Journal of Nursing Education

Syllabus Selections: Innovative Learning Activities Free

Climate Change in Nursing Curriculum: The Time Is Now

Mazen El Ghaziri, PhD, RN; Brenna L. Morse, PhD, RN-BC, NSCN, CNE

The globe is experiencing a climate change (CC) crisis with detrimental consequences to health conditions and health outcomes of populations across the life span. As nurse educators, it is imperative that we provide our students with opportunities to understand emerging needs of patient care, as well as how they may contribute to climate justice initiatives. To equip nursing students with the skills and knowledge to address the climate crisis along with its consequences across the life span, an activity was introduced as part of a Community Health and Health Policy course. In this course, senior-level nursing students are introduced to contemporary topics from community health science to population-based nursing practice.

The recommendations of Leffers et al. (2017) guided our learning activity. The activity was designed as an in-class mock summit. First, students viewed an address delivered during the United Nations Climate Action Summit by activist Greta Thunberg (Thunberg, 2019). Students were then divided into groups, each focusing on the consequences of climate across populations while considering the overarching principles of social determinants of health, policy, and responsibilities of nurses to serve as advocates.

The primary objectives of this classroom activity were to (a) identify social, cultural, economic, and political factors contributing to CC across populations; (b) describe areas of CC in relation to human health risks; (c) describe the importance of air, water, and food quality as determinants of health and the impact of CC; (d) explain how policy is relevant to CC; and (e) describe how government agencies use policies to address environmental issues.

To further understand the role of the community health nurse in the mitigation, adaptation, and resilience toward CC and its impact across populations, students explored the following topics:

  • Approaches to identify those most vulnerable to climate impacts.
  • The impact of social determinants of health on CC.
  • Nurses' use of advocacy to address health hazards in the environment.
  • Policy development to reduce the health effects of CC.

The learning activity took place over 2 hours of class time with the expectation that the students previously read the book chapter on the topic of environmental health (Somers, 2020). Each group was provided 20 minutes to explore other literature (e.g., scholarly, and reliable web sources) on their respective topics. Next, student groups prepared three to five key points to share with the class regarding the assigned topic, including drinking water availability, sanitation, food supply, safe shelters in relation to childhood growth and development, and the effect of air quality on cardiovascular and pulmonary health. Students also reported the teaching and advocacy role of nurses, specifically promoting preventative measures and using their voice through professional organizations, policy, and legislative protections to address socioeconomic disparities and health inequities. Following presentations, groups received questions, reflections, and feedback from other classmates and the instructor.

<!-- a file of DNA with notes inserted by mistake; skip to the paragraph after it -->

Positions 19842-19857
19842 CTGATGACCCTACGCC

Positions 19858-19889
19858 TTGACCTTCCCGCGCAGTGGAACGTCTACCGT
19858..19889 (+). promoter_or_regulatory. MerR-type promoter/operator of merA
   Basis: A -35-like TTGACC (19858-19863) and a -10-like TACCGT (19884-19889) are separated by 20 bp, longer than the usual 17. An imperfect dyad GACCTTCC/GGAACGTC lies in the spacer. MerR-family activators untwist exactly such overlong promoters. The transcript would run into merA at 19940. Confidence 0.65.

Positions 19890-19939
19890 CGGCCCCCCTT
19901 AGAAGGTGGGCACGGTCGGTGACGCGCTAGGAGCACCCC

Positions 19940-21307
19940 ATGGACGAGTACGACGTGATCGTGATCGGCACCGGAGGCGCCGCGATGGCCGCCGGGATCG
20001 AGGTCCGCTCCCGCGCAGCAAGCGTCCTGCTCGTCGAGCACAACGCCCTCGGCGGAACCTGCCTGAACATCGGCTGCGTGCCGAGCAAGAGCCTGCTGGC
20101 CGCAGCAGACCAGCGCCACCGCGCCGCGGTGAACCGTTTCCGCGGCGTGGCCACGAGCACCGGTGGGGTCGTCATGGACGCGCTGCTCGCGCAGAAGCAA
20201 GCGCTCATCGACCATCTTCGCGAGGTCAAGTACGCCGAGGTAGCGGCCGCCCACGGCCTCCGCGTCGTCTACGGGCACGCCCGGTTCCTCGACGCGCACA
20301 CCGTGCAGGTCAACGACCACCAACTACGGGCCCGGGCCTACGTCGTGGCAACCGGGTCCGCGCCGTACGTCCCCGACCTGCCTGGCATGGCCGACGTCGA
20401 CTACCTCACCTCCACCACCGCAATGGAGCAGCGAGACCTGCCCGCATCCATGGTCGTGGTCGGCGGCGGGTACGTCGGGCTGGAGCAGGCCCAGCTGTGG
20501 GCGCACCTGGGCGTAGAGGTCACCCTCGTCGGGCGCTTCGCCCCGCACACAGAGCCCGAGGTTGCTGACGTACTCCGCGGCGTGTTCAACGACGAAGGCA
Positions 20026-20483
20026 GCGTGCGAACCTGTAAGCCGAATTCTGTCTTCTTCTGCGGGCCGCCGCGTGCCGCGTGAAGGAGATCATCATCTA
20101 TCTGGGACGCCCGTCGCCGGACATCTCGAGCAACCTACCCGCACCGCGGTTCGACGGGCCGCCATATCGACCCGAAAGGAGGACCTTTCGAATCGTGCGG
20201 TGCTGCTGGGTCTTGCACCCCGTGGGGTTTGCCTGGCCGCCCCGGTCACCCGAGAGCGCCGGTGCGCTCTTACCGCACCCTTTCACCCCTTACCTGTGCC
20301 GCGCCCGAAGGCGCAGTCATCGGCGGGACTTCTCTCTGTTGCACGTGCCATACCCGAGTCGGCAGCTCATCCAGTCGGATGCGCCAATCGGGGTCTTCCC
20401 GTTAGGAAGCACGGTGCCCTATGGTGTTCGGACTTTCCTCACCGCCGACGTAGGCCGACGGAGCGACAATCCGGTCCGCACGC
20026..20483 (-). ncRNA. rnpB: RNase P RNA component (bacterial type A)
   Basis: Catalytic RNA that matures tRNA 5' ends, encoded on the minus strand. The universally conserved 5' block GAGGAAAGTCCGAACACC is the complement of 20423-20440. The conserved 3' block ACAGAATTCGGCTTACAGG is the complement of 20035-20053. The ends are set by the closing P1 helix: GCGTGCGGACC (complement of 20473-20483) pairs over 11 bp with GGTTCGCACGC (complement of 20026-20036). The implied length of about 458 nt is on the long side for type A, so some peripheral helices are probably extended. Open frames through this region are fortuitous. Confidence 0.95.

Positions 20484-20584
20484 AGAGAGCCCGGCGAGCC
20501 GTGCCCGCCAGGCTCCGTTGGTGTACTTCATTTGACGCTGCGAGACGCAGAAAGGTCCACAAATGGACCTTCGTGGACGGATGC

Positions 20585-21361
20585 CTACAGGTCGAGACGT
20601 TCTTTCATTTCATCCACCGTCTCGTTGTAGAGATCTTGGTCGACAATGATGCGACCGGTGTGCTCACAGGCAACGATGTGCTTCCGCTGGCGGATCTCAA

The classroom activity was not graded, which allowed for a meaningful exploration of the topic without fear of a poor evaluation. For future implementations of this lesson, students will be expected to identify resources prior to attending class, along with a detailed description of the activity, so students may make the most efficient use of class time.

The students were engaged and displayed a high level of critical thinking during the activity. Students also demonstrated advocacy for their assigned topic and ameliorating the effects of CC. Most of the students noted the CC activity was informative and meaningful to their learning experience. There is a critical need for inclusion of CC and its impact on community health in undergraduate nursing curricula to ensure the future nursing workforce can address the crisis.

Mazen El Ghaziri, PhD, RN
Mazen_elghaziri@uml.edu

Brenna L. Morse, PhD, RN-BC, NSCN, CNE
University of Massachusetts Lowell,
Solomont School of Nursing

References

  • Leffers, J., Levy, R. M., Nicholas, P. K. & Sweeney, C. F. (2017). Mandate for the nursing profession to address climate change through nursing education. Journal of Nursing Scholarship, 49(6), 679–687 doi:10.1111/jnu.12331 [CrossRef] PMID:28806483
  • Somers, T. S. (2020). Environmental Health. In DeMarco, R. & Healey-Walsh, J.Community & public health nursing: Evidence for practice (pp. 453–485) Lippincott Williams & Wilkins.
  • Thunberg, G. (2019). U.N. Climate Action Summit. https://www.npr.org/2019/09/23/763452863/transcript-greta-thunbergs-speech-at-the-u-n-climate-action-summit
Authors
Mazen_elghaziri@uml.edu

The authors have disclosed no potential conflicts of interest, financial or otherwise.

10.3928/01484834-20201020-14

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